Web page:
Zomato acquired UberEats in a huge corporate merger this week. A company shut down, and people are potentially going to lose jobs, but the internet was more worried about having to pay full price for a plate of biryani.
On Tuesday morning, around 10 AM, I logged on to the internet to learn that UberEats had been acquired by Zomato, a development confirmed with a sombre message on their social media pages. And because I’m a sucker for internet-aided torture, I decided to read the comments. What I was hoping for was some show of support and love for a company that brought people their sustenance while they had nothing more to do than tap a few buttons.
Oh, was I mistaken.
So… A company shuts down, people are potentially going to lose jobs, and the internet was more worried about having to pay full price for a plate of biryani. I scoured through hundreds of comments (yes, I have my own ideas of self-harm). Not a single one about the riders or employees. Instead, we had variants of:
“Oh no, Zomato doesn’t have as many discounts!”
“What about the coupons I had? Eh? Eh? What about those?!”
“Keep the offers the same ok otherwise I’m using Swiggy”
“EXTRA CHARGES FOR DELIVERY HOW DARE THEY”
Now, there are two broad problems here. Let’s start with the most obvious one, and the one that really makes me seethe: Entitlement. Or to give it its full name in this context, “Venture Capital-fuelled Entitlement”.
There used to be a time when we didn’t expect discounts for food. We’d have to call the restaurant, sometimes even paying a small delivery fee. All that changed as we got introduced, a decade ago, to discount culture. Now, discounts and offers are not inherently bad things, but they are meant to be temporary means of bumping up interest, trials, and clearing stock; not a permanent solution. Unfortunately, VC-backed start-ups are only too happy to keep sending these temporary discounts our way and make them a way of life.
The coupon-lament responses show how a business built solely on discounts will struggle to find emotional resonance.
When a low price is made the normal, companies that should be selling at full price are forced to cut corners or “optimise”, in PPTspeak. Food delivery riders race to shave seconds. Cab drivers try to hit a daily target for a bonus. And we all know about Amazon’s benchmark-setting ruthlessness and disregard for warehouse workers. This is exactly where India’s famous entitlement comes into play.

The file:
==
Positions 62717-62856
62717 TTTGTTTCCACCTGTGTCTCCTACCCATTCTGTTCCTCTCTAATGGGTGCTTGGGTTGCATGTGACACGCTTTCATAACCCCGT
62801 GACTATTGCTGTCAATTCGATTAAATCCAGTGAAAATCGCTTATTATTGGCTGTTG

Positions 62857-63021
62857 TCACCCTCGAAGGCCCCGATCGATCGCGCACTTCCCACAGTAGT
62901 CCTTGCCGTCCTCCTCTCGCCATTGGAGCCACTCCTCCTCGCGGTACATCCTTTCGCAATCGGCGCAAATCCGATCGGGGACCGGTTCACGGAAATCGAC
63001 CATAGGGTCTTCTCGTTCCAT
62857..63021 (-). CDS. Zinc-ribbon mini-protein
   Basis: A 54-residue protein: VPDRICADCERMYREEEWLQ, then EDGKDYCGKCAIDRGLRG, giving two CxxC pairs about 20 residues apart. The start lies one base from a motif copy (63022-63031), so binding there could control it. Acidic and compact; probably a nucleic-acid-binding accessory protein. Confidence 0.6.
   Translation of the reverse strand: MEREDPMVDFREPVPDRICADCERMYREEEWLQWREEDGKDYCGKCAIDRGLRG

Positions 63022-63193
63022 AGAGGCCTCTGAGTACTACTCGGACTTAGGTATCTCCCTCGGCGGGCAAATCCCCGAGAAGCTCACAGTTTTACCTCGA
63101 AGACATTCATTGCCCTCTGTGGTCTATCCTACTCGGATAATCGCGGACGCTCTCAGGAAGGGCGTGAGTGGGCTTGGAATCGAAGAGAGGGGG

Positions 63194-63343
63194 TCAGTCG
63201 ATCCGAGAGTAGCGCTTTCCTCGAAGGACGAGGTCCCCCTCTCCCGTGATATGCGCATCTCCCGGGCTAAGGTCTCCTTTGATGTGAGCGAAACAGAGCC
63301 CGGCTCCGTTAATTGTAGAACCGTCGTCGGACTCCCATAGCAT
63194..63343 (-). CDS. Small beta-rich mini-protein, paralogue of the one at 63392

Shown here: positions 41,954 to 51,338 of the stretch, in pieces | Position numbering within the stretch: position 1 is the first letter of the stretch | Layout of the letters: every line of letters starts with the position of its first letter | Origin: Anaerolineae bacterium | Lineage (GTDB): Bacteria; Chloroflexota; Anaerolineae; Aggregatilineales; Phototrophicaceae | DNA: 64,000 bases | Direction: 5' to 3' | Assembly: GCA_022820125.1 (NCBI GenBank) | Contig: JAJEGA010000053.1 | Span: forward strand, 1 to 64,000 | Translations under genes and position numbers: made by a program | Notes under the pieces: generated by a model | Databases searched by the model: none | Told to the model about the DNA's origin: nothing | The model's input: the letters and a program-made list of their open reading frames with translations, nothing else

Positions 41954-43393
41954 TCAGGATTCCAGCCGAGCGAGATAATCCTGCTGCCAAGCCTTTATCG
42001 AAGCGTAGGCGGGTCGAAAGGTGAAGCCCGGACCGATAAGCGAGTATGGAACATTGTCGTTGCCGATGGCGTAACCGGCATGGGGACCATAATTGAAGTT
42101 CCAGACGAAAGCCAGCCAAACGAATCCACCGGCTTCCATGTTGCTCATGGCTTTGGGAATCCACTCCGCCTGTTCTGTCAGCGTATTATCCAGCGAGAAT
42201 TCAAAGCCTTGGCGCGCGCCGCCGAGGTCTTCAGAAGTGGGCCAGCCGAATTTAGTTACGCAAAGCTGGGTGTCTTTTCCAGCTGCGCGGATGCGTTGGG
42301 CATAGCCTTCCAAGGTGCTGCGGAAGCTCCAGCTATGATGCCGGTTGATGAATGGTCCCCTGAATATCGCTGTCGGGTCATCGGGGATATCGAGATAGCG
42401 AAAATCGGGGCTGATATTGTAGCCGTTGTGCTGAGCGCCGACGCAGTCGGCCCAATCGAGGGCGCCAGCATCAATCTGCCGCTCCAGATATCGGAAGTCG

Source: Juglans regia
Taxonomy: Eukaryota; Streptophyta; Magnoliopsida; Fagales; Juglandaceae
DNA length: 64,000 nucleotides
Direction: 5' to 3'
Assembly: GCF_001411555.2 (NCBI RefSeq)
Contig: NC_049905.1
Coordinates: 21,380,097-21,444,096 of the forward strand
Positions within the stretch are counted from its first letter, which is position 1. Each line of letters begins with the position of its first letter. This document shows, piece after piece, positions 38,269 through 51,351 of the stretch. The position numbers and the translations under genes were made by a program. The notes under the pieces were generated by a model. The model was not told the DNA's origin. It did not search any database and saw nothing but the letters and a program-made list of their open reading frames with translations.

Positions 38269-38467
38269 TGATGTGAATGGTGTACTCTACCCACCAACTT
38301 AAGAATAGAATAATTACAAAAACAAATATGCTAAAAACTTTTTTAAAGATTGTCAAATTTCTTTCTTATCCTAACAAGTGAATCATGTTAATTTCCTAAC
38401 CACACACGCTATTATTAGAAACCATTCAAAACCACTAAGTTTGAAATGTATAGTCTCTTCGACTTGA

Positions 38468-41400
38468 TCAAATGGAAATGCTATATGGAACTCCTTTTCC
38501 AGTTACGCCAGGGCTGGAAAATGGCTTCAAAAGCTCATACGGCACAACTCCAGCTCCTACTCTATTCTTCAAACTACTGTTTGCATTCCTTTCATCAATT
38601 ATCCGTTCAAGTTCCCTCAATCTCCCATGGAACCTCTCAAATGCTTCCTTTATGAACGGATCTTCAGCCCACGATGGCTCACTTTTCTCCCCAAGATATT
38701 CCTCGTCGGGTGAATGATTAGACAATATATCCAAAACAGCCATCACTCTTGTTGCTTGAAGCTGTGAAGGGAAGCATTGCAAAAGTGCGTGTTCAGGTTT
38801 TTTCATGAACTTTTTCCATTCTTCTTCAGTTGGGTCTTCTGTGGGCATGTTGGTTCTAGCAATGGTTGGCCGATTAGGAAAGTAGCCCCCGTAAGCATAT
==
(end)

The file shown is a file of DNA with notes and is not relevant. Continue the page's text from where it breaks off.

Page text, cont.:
Mobile apps – which reduce effort to nifty UX, cute animations, and clever copy – dehumanise the service professionals that make the entire operation work. This is why we think our Uber driver is “randomly just standing there bro” while he could be stuck in very bad traffic, scared that your cancellation could cost him, or that the Swiggy delivery guy is chilling with his buddies, while he is in fact haranguing the restaurant to get you your delivery fast so you’ll give him a good rating. In their bid to fall over backwards to treat customers like royalty, companies have reduced partners (as they’re euphemistically called) to mere executioners. The apex of this mentality is surely when a company fails, the first thought of hundreds of people is that they will have to now pay a little more for a fucking biryani.
The second problem is more a business/marketing thing – the coupon-lament responses show how a business built solely on discounts will struggle to find emotional resonance. That, combined with our entitlement and fickleness, shows we’ll move on to the “next cheapest” offering. Think of a food app shutting down vs your favourite restaurant shutting down, and you know the difference. For a contrast to these responses I shared above, go back and see the comments when Jet Airways shut: There were hundreds of emotional stories, love for the company and well-wishes for its employees.
I’ve argued before that it’s time to end our obsession with discounts. The world would be better off if we paid for what things are actually worth. If that means I am forced to ditch the ?600 cab and go by public transport, that’s probably a good thing. And before you get all “you don’t want us to have good things” on me, we survived before discounts, and we’ll continue to do so after they’re gone. We just think a pizza at half its actual price is our God-given right at the moment. It’s not.
They say that many Americans were actually closet racist, and Donald Trump gave them legitimacy to raise their voices. In many ways, I could say that some of us were always a little entitled, apps just exacerbate that with their please-customers-at-all-cost approach. Perhaps the customer should no longer be king, and just be one of everyone else. Goodness knows there are a few egos that could use some taking down.
This article was originally published in Arre
Stay updated with all the insights.
Navigate news, 1 email day.
Subscribe to Qrius